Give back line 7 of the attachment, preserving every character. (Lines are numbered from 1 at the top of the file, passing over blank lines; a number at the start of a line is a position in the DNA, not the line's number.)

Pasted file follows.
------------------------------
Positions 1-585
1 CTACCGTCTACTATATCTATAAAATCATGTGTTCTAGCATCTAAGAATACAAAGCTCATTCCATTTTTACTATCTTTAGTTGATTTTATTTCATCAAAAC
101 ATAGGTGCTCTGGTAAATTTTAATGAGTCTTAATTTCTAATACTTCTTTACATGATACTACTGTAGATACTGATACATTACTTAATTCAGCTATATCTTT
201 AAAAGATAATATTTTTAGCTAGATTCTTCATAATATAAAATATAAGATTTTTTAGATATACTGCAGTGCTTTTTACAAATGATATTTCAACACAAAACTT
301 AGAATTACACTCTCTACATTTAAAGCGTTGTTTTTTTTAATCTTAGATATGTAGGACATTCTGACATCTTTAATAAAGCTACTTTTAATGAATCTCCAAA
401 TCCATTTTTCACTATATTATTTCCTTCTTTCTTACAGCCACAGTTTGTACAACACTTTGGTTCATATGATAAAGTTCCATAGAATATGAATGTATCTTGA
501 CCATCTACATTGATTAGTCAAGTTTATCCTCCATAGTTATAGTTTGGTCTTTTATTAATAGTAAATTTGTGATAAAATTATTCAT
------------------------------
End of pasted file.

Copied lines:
501 CCATCTACATTGATTAGTCAAGTTTATCCTCCATAGTTATAGTTTGGTCTTTTATTAATAGTAAATTTGTGATAAAATTATTCAT